From: Larry Lawler
Thanks to Tom Jekel for his April 13 column heralding the legacy of retiring Human Rights Commission Director Lorraine Smith. The accolades for her record of achievement at the commission and in wider service throughout our community are well-deserved. Her work on behalf of human rights has made a substantial contribution to the efforts for making Columbus a welcoming community for all and adds to a Columbus legacy of which we can all be proud.
It was also noted in the column that Columbus is one of just four Indiana cities whose human rights rules and regulations specifically address discrimination based on sexual orientation in employment, housing, education and public accommodation. While true, something more needs to be stated in that regard.
While other categories — race, religion, color, sex, pregnancy, disability, national origin or ancestry — are covered in the Human Rights Ordinance (City of Columbus Municipal Code 9.24.020), lesbian, gay, bisexual and transgender people are noticeably missing from the list and are not protected by the ordinance. Prohibiting discrimination in the Human Rights Commission Rules and Regulations only provides a process for a complaint to be filed, investigated and resolved through voluntary mediation. It does not allow full enforceability that would be provided by inclusion in the Human Rights Ordinance.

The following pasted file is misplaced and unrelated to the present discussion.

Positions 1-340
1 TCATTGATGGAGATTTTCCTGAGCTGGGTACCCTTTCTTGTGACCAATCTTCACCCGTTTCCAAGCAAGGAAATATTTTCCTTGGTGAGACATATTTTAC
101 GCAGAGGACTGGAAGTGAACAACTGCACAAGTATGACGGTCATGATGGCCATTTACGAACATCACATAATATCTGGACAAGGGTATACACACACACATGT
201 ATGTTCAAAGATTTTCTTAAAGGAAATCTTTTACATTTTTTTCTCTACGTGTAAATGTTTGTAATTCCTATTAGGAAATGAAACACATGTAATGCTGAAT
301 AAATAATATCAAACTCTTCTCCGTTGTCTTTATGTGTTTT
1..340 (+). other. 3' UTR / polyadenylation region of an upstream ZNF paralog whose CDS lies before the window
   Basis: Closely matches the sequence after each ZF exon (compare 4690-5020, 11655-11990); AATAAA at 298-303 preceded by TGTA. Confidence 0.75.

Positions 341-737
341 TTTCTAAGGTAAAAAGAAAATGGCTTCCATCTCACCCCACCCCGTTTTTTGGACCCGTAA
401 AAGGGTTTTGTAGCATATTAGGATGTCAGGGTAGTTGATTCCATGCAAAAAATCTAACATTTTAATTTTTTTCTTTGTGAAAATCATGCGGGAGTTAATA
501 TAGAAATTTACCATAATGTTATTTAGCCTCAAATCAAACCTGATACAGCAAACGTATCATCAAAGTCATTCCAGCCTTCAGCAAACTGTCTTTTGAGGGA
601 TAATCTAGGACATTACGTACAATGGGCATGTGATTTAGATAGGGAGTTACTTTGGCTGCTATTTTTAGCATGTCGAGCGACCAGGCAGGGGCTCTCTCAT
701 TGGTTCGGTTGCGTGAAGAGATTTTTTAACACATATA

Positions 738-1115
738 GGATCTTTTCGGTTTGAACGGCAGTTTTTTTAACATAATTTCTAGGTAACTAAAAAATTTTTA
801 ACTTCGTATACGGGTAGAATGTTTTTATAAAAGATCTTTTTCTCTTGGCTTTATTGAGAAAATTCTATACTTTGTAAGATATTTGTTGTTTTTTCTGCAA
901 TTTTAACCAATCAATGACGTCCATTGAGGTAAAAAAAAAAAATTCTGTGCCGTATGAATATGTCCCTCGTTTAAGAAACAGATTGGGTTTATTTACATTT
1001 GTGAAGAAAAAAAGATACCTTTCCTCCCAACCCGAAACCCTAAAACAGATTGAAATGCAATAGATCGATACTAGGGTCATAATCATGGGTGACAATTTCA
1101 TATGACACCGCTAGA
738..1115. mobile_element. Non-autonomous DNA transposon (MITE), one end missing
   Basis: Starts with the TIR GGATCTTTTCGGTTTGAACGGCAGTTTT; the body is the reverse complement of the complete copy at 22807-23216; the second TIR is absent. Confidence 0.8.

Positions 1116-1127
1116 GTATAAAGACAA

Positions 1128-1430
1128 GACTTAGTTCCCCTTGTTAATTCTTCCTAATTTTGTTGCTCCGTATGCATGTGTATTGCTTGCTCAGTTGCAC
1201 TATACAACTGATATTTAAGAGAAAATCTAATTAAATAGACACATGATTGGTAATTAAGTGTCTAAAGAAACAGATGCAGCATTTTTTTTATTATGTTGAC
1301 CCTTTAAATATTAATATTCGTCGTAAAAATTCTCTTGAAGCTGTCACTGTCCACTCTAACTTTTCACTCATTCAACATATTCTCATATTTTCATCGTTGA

Several other cities in Indiana do include sexual orientation and gender identity in their human rights ordinances that ban discrimination, reflective of a steadily growing number of cities across the nation that have done so. They include Indianapolis and Marion County, Evansville, Fort Wayne, Bloomington and Monroe County, Lafayette, West Lafayette and Tippecanoe County, Michigan City, New Albany and South Bend.
Columbus can be proud of its history in securing the rights of its citizens against prejudice and discrimination. As Jekel pointed out, Columbus was the first Indiana city to form a Human Rights Commission in 1962, and the commission’s work has been laudatory. In commenting on how Columbus has built its national reputation, Smith quoted J. Irwin Miller: ‘We work on one problem, and then we go on to the next.”
That quote reflects his oft-repeated warning that companies and organizations should not fall in love with their histories, but rather look forward and prepare for the future. I suspect he would be the first to acknowledge and celebrate the signal achievements of all those who, like Smith, have contributed to the bright side of our city’s history in protecting human rights. I do not doubt that he also would be the first to say that “we can and must do more.”
In 2006 the Human Rights Commission unanimously voted to change its Rules and Regulations to provide the voluntary mediation process mentioned above. The Human Rights Commission has done all that it can do to address this issue. Any further action must come from the mayor and City Council, which means it must come from us, the citizens of Columbus. It is time for inclusion of sexual orientation and gender identity in the Human Rights Ordinance of Columbus.
To do so will provide lesbian, gay, bisexual and transgender citizens equal protection from discrimination and provide the commission all of the tools necessary for enforcement of nondiscrimination. It will also be in keeping with the best of our city’s history. And, after all, as Mayor Kristen Brown pointed out at the Human Rights Commission Dinner two weeks ago, “We’re Columbus, and we aim higher.”